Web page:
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Op-Ed

Blackonomics: ‘I’ Versus ‘We’

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By James Clingman
NNPA Columnist

 

“In the Northern states, we are not slaves to individuals, not personal slaves, yet in many ways we are slaves of the community…It is more than a figure of speech to say that we are a people chained together. We are one people – one in general complexion type, one in degradation, one in popular estimation. As one rises, all must rise, and as one falls all must fall. Having now, our feet on the rock of freedom, we must drag our brethren from the slimy depths of slavery, ignorance, and ruin. Every one of us should be ashamed to consider himself free, while his brother is a slave.”   -Frederick Douglass

One conclusion I have drawn from working in the collective economic empowerment vineyard for years is that “We” fail because “I” gets in the way. Black folks adore the statement, “I am because we are, and because we are, therefore, I am.” Oh, if we would live by that statement rather than merely recite it. Frederick Douglass and other ancestors knew they were all in this thing together, and that no Black man or woman would rise without the rest of us rising. Have we come so far since his time that we no longer believe in the collective? Have we achieved so much and risen so high as individuals that we have lost sight of our brothers and sisters?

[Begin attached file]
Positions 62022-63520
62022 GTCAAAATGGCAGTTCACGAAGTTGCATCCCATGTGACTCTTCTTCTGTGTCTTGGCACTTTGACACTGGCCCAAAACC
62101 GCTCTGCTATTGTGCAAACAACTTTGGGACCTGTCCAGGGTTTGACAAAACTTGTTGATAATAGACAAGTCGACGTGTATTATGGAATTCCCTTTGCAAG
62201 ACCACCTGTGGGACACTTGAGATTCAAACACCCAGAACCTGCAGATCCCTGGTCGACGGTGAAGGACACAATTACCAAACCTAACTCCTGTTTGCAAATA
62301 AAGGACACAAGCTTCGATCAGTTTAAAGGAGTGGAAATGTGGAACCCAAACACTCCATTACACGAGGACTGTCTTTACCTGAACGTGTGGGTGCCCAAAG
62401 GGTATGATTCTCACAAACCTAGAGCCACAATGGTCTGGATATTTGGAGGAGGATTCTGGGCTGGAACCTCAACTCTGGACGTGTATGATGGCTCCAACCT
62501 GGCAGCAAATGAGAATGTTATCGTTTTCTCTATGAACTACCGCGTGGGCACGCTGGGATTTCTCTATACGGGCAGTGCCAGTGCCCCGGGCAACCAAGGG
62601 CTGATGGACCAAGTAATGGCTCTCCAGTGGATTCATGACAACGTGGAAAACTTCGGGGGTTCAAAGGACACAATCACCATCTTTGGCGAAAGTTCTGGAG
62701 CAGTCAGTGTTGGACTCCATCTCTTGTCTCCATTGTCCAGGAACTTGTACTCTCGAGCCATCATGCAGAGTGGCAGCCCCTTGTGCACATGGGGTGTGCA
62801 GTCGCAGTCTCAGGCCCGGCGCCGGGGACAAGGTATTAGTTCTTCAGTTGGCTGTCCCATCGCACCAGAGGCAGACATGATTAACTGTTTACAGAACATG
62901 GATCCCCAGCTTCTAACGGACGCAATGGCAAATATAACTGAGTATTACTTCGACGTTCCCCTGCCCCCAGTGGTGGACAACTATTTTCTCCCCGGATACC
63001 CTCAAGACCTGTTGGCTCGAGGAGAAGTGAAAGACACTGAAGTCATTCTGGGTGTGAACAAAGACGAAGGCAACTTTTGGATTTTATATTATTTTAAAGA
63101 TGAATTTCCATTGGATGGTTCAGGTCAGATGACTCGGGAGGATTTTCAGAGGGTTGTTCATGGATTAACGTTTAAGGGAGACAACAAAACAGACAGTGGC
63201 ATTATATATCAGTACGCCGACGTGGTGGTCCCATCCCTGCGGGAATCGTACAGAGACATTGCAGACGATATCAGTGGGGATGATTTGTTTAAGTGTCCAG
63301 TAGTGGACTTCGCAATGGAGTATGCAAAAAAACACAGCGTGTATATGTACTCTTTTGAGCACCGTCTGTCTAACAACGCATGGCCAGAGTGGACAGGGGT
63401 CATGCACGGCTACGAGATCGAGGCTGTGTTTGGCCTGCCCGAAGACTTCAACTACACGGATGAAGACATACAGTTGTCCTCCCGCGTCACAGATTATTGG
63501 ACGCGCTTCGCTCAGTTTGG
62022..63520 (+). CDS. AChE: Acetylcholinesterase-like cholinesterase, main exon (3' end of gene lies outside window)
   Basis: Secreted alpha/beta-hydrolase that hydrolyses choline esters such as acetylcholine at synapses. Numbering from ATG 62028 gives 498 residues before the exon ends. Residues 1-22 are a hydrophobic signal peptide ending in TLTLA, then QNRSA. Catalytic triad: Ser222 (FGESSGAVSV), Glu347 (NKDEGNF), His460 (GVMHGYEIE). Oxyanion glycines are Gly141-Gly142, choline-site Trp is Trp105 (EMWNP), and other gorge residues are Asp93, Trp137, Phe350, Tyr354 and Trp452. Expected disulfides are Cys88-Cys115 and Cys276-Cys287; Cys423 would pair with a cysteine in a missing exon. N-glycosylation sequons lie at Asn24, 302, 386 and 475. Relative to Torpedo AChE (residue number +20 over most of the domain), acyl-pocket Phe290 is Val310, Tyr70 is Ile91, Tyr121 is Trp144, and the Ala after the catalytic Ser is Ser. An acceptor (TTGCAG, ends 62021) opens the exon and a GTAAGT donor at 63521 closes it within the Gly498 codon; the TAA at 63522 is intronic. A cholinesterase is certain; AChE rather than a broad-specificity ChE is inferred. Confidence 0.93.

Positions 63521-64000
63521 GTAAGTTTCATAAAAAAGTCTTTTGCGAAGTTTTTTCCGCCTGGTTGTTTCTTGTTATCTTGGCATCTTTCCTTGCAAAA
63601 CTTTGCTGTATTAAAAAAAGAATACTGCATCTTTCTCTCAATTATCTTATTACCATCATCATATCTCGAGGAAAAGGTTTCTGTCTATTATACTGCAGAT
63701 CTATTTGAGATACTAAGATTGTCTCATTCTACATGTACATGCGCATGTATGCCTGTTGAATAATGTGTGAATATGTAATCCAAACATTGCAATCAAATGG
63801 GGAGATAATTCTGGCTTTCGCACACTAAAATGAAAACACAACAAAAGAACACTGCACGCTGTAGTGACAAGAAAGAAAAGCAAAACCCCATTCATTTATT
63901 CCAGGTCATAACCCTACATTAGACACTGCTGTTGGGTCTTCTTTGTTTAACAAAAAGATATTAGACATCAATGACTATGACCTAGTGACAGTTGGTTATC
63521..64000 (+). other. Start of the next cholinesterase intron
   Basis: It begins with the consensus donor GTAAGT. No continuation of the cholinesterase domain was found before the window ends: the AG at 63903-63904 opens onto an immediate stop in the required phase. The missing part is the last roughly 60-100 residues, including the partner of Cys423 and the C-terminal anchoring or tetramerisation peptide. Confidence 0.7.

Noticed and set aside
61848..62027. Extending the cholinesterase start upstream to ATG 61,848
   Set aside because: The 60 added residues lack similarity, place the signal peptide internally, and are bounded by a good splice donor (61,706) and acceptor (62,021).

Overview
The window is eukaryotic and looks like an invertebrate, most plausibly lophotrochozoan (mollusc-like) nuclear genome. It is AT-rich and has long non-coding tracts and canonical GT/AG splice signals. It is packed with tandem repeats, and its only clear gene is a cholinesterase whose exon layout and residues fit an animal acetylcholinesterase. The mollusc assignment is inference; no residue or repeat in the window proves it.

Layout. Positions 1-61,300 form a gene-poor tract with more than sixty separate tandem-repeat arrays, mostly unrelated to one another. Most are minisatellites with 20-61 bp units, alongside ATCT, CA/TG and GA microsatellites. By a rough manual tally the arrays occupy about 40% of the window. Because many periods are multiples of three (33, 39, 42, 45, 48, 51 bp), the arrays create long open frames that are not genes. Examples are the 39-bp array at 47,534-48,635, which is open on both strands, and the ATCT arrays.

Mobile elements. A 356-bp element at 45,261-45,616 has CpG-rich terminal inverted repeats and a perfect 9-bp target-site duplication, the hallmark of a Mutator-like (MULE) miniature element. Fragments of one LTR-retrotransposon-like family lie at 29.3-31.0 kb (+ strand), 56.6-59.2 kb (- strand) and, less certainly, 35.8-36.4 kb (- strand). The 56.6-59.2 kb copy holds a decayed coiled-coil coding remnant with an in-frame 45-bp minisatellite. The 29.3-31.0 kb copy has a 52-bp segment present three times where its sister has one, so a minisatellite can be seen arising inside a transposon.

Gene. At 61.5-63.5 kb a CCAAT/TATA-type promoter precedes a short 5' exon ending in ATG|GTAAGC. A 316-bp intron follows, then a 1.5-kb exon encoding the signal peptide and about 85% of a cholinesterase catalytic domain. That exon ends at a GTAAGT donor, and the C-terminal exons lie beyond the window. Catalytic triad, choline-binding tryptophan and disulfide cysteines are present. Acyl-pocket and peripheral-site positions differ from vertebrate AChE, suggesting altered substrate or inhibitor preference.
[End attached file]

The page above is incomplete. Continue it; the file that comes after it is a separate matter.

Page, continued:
Considering how we are so into words these days, I thought it appropriate to offer a change in how we perceive and use the word “We.”   Each of us should adopt the thought that there is an “I” in “We” and realize, as our forefathers and mothers did, no matter the level of anyone’s individual success, he or she is still included in the “We.” That way we can eliminate much of the ego that tends to separate us from one another.

The “I,” when it stands alone, is dangerous. It is rife with self-aggrandizement, self-delusion, vulnerability, and sometimes self-destruction due to its tendency to make an individual think his or her success was obtained without the help of anyone else. But add the “I” to the word “We” and watch what happens. The “I” is still successful, and it uplifts the “We” by its individual success.